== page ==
It’s important to keep decisions separate from tracking. When you’re tracking a habit — your spending, your alcohol consumption, your wardrobe use — you want to track actual behavior. Your job in that moment is recorder, not judge.

This is something I’m trying to stress to Kim as she begins logging her food intake. “Don’t beat yourself up over any of this right now,” I told her. “If you eat a cookie, that’s fine. Just write it down.”

If you combine judging with data collection, it’s a recipe for failure. You end up feeling guilty every time you make a poor choice. This makes it so you don’t want to document your behavior. You want to give up. You want to hide.

Habit tracking is only habit tracking. Data collection is only data collection. You’re like an impartial third-party observer who is noting what you actually do and who has not vested interest in whether those actions support your goals or not. In data collection mode, you’re after information — and only information.

Tracking my weight loss this year

Once you’ve collected enough info, then you can act.

After Kim has documented her diet for a few weeks, she can sit down and look for patterns. Based on these patterns, she can experiment with adopting different habits.

You can see this in my own annual financial updates. I track my spending throughout the year, but I do so only for information. Normally, I don’t try to make course corrections in June or July. But in early January, after I’ve had a chance to crunch the numbers, then I compare how my current habits have veered from my goals. I use this info to make choices like “I want to spend less in restaurants this year” or “I want to experiment with a spending moratorium”.

I’ve found that by keeping documentation and judgment separate, I’m more likely to make changes. Plus, I don’t beat myself up as much. When it comes time to analyze the data, I’m able to do so more rationally because I’m not in the heat of the moment, and I’m looking at a large collection of data instead of individual choices.

The Bottom Line

Okay, you get the point. Habit tracking is a great way to learn what you do with your time, money, and energy. But you need to be sure to keep tracking separate from judgment. Got it. But what about Hoverfält’s wardrobe project? What lessons did he learn?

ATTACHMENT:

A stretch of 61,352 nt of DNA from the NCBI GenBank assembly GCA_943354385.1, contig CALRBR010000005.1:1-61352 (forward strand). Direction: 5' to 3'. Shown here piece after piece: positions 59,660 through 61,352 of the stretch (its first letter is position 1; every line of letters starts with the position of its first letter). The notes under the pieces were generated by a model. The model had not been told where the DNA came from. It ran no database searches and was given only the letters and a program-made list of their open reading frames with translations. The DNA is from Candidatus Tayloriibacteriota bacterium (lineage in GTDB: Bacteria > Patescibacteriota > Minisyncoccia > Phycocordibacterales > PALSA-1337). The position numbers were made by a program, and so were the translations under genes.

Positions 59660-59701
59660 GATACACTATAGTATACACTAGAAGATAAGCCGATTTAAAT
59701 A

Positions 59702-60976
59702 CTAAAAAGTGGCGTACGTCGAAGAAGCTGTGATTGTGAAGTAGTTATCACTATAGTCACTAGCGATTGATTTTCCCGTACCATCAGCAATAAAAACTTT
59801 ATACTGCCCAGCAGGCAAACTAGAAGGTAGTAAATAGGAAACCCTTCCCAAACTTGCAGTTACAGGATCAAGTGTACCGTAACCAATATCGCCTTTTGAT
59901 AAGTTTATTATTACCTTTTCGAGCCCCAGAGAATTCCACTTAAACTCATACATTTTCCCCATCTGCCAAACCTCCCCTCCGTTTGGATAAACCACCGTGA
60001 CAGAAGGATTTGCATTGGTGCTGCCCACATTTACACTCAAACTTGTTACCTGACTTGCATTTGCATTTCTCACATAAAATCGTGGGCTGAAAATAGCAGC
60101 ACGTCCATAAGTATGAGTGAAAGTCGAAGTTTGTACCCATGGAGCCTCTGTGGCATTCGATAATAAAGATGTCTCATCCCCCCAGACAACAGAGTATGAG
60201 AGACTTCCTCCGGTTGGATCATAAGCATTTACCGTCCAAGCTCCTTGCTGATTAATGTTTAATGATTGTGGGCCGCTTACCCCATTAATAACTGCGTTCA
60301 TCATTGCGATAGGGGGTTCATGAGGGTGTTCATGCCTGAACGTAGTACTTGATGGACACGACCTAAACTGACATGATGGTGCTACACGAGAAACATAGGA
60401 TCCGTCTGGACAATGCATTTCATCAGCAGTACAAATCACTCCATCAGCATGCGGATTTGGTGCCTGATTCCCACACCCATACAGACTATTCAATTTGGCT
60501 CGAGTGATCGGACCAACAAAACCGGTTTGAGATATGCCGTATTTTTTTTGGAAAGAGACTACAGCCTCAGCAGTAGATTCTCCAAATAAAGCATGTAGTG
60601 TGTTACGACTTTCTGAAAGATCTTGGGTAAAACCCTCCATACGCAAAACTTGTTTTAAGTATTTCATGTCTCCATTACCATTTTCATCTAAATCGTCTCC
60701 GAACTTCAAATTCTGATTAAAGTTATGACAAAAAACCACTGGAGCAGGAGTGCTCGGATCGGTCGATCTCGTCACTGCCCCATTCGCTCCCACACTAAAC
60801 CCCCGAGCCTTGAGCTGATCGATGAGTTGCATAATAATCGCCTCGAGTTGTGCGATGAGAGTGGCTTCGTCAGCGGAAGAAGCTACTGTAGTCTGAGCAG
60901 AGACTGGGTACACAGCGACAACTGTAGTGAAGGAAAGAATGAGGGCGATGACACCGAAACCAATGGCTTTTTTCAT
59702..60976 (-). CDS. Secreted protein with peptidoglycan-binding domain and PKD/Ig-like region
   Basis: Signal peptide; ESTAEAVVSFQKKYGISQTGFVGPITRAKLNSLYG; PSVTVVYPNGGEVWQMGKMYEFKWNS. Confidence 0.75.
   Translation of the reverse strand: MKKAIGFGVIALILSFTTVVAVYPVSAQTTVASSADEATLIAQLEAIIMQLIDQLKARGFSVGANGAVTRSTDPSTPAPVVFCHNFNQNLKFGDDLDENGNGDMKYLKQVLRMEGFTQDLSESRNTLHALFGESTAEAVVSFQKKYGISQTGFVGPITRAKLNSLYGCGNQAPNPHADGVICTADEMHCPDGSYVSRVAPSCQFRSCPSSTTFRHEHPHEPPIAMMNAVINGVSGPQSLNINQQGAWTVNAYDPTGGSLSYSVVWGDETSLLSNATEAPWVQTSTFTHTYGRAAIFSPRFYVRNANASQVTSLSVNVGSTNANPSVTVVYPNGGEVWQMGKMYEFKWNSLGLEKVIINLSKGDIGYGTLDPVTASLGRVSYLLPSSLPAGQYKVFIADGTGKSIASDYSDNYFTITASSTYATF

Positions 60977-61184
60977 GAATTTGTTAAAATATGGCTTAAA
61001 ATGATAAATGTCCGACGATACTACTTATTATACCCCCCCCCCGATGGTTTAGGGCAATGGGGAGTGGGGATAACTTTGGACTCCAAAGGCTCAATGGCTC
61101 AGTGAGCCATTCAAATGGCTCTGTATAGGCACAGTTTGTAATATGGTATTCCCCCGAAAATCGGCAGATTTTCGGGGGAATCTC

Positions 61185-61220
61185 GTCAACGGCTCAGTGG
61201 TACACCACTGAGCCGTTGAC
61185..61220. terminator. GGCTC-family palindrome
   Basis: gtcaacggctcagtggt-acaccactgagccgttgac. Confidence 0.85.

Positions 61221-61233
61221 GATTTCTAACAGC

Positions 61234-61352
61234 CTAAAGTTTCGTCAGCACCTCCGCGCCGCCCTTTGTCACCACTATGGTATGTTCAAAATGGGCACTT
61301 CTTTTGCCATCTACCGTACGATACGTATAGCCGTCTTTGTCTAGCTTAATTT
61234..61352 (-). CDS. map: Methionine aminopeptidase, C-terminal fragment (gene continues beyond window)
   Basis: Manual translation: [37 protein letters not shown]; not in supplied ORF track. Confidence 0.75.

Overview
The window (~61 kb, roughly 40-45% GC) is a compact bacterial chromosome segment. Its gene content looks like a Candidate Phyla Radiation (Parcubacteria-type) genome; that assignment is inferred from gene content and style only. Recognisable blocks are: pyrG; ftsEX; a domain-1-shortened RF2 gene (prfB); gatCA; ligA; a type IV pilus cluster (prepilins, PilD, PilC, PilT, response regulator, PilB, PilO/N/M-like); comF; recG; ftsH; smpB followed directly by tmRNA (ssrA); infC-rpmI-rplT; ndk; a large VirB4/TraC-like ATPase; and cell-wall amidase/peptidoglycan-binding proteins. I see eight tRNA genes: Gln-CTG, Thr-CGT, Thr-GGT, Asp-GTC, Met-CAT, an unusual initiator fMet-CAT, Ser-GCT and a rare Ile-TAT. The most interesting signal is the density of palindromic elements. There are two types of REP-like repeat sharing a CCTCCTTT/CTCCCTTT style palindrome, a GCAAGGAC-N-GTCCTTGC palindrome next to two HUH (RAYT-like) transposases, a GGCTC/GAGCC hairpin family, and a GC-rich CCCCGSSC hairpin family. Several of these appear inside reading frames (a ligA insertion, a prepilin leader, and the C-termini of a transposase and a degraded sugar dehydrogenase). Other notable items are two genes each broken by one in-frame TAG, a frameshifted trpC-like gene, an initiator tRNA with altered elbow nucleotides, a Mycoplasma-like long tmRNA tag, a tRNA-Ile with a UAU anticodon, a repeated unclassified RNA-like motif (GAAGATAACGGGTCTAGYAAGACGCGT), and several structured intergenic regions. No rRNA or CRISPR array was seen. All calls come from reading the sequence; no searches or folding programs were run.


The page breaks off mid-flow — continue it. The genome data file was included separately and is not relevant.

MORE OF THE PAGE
Cost per wear

If you don’t want to read the entire article (although I think you should), here are some quick takeaways:

  • “In some cases, buying cheap is provenly more expensive.” This is the boots theory of socioeconomic unfairness. More expensive items are often (not always) better quality. As a result, they actually cost less to own in the long run than repeatedly buying cheap. This is only true when the extra cost buys extra quality, though. If the extra cost is due to buying a brand or a style, that doesn’t necessarily translate into savings.
  • “Frequency of use is the underlying driver of performance.” This is obvious but easily overlooked. The more you wear something, the less its long-term cost. The $100 shoes you wear twice a week for a year are actually more cost-effective than the $50 shoes you wear once a month.
  • “A wardrobe with nothing but favorite clothes sounds nice. It may also be the best in terms of cost performance.” Because the value of your garments is driven by “cost per wear”, the more you wear a given item, the more value you receive from it. This naturally means your favorite pieces are most cost-effective. The bottom line? Not only do you enjoy wearing your favorite pieces more than your other clothes, these favorites save you money.

Based on three years of data, Hoverfält has some advice for others.

Find what you need and love, then buy only that. Focus on cost per use, not on price. Buy only favorites. (Or, using Marie Kondo’s terminology, buy only those items that “spark joy”.) Try to buy only clothes that can be worn in a wide range of situations. Buy for the long-term. Take good care of your clothes. Know when to get rid of an item.

I think one reason I love this article (and project) so much is that it reinforces some conclusions I’ve already come to.

Now that I’ve lost thirty pounds, I can fit in my old clothes again. And now my closet is filled to the gills because it contains both skinny clothes and fat clothes. It’s a mess. I’ve been thinking about how to evaluate what to keep and what to discard, and Hoverfält’s article helped to provide some clarity.

This weekend, I’ll make a pass through my closet and drawers to get rid of (and/or store) the things I know I won’t wear. And who knows? When I’m finished, maybe I’ll make time to create a wardrobe spreadsheet of my own. It sounds like fun!

from Get Rich Slowly https://www.getrichslowly.org/habit-tracking/